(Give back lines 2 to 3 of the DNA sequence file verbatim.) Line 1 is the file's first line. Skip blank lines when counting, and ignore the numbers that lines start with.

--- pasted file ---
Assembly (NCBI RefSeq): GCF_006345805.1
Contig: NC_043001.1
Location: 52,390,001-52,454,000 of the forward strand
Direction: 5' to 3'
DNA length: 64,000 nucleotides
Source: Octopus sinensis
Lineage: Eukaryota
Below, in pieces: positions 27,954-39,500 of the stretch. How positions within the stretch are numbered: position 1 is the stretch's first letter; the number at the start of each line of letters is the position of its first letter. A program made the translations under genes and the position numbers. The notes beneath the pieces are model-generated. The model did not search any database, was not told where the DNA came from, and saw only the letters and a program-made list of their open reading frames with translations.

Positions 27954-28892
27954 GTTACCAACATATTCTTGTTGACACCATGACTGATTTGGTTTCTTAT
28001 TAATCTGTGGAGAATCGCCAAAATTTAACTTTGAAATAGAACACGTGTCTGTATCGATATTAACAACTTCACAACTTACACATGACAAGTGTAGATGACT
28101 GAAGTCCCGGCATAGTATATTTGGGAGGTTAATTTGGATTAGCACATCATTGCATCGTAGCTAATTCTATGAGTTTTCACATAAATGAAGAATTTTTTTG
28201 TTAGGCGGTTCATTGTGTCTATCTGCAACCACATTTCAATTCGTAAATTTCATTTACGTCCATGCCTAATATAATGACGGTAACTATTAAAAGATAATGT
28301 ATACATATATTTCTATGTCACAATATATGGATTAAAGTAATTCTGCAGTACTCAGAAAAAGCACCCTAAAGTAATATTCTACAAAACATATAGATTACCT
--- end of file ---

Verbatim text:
Contig: NC_043001.1
Location: 52,390,001-52,454,000 of the forward strand